I think sometimes. Sometimes I think they don't. But that's part of it. But it's a good group of kids. It really is. I hate to say kids. But they're young men but they are, they're still kids. And that's what we've got to remember.
Q. (Indiscernible) over the last couple years, got the team back, you have a lot of people returning. How long does it take to go through that process of getting your organization right back to where you want it?
COACH FISHER: That's always a change. I don't think you stay where it was. It can never be where it was; it has to grow.
Nothing ever stays the same. And sometimes we look at wins and losses, sometimes, as where the organization is at. That's not necessarily true: When you're going, what's happening and everything that goes on.
And it can be window dressing when things look great and they're not. Could be things look average and they're not. They're really good. That's part of everything.
But you're constantly trying to find that chemistry and trying to grow with the times and how kids change, what they change, how teams change.
But at the end of the day, the reasons all these teams have success usually doesn't change. I mean, it's kids -- you can't make football easy. You can't make success easy.
Guys are willing to work, not only willing to work, to work intelligently, and to be able to execute what their job is. Be able to do your job at the end of the day. That's what you're required to do.
I mean, coach, I'm trying. I know you mean well. I love you. But you've got to do your job. But you've got to have the right attitude to be able to get to that point.
Q. You talk about the short yardage being an emphasis this preseason. How much of that is on the back of understanding the situation?
COACH FISHER: I go back to '13 and '14, I was looking at the NFL, how many guys line up on third and one and just make it?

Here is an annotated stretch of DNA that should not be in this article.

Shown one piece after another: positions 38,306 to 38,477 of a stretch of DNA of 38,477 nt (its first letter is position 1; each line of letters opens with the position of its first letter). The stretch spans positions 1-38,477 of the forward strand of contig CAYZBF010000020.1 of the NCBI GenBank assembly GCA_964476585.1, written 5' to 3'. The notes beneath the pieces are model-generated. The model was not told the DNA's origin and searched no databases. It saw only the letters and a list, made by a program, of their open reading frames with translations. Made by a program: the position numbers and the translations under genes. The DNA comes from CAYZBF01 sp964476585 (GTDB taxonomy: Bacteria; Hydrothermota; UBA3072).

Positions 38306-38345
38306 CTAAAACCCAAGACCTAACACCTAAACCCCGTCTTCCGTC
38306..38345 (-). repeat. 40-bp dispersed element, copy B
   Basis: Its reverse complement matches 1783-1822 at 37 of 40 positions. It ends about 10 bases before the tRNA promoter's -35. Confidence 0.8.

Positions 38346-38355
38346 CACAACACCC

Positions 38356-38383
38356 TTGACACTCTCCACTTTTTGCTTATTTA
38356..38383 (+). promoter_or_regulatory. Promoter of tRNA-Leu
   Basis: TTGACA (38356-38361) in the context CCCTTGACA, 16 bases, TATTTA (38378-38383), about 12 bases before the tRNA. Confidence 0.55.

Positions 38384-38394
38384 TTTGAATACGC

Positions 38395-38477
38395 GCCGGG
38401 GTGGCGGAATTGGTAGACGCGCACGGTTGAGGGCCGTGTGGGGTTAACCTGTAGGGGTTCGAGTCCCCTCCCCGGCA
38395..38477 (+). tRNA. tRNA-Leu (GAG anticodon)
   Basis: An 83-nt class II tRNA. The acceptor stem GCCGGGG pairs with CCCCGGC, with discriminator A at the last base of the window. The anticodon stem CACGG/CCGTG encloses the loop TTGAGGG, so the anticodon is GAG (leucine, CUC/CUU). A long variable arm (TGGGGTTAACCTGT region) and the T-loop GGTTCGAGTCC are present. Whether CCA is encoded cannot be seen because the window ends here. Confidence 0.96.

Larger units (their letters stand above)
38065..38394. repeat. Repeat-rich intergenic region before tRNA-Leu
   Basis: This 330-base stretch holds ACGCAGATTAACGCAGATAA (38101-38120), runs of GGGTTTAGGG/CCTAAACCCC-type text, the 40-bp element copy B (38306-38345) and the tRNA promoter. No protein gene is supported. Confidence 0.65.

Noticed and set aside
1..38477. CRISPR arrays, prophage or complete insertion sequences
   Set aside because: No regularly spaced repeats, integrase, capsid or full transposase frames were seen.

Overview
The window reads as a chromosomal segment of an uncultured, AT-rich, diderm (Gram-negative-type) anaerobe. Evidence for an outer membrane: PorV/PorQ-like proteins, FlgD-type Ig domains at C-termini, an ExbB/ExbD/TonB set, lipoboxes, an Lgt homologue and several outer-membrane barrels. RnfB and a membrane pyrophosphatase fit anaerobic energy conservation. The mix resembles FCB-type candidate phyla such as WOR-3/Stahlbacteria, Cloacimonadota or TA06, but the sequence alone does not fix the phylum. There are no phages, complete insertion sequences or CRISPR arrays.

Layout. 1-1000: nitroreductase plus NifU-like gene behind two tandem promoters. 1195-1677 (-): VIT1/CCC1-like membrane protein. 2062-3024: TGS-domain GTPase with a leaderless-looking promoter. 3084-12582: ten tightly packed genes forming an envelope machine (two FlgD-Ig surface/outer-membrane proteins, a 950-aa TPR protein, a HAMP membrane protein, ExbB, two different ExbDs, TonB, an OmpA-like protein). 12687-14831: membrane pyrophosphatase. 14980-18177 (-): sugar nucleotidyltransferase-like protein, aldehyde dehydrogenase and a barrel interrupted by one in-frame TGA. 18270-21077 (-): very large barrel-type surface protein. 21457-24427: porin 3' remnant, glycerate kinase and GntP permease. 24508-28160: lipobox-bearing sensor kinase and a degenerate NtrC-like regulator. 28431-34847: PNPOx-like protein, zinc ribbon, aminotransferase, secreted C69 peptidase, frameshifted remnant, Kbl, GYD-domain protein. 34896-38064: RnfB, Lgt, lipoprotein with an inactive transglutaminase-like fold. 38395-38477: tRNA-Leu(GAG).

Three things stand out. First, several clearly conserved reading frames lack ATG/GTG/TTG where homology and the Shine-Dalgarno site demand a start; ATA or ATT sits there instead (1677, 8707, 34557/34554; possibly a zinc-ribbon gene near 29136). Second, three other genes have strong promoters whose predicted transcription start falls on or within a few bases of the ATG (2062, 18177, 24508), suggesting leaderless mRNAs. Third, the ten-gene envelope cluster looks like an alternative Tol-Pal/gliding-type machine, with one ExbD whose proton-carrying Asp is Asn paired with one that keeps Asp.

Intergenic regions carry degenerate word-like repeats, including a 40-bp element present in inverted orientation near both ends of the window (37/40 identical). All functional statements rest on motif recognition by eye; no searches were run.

You go turn the TV on on the NFL on the goal line, those guys throwing it, getting it outside, throwing some kind of trick play, there's a few that get it in there. There's not a lot.
It's a lower percentage. At the end of the day, attitude, we go back and look we were 90 some percent. Okay. Sometimes we didn't block as good in the back, knocked them back.
You had Karlos, you had Wilder, big guys that knocked people back. Even Cramer (phonetic) was a little powerful guy. Other times we blocked the heck out of them. You know what I mean?
And last year, some of the runs, missed a cut or we didn't block, sometimes it was on both. When you look at things like that, they're on both. And you have to just find that niche of what you do and get good at it and keep practicing. A lot of that gets to be desire, heart, and at the end of the day, has to be some technique, get down and root them out.
Q. Have you been encouraged by what you've seen?
COACH FISHER: As much as we can. We try to go as much live and do what you can. I'll tell you that. When you want concussions, talk about concussion, go short yardage. Goal line to goal line.
Back in the old days you never had that. We used to do it -- I was at Auburn, LS -- we did goal line live all the time.
FSU did all the time. You can't do that anymore, because if you do, with all the way concussions are in practices are, you've got nine guys with concussions. Now it's different. It's just a different way and time.
We did a lot of it. We did as much as we thought we could get away with and feel comfortable about and you gotta go in the game and do it.
Q. (Indiscernible) personnel guys?
COACH FISHER: (Indiscernible). It's hard to simulate live. You can't go live. You do to a point, but it's hard to simulate. We have to do a better job. Our big thing was -- it was not any one guy. There's a guy here and there getting turned loose. Bobo -- some of them didn't have a chance. Some of your gunners and some of those things.
You gotta do a really good job, special teams. Guys are constantly switching up. We did a great job covering kicks. And kickers are better now.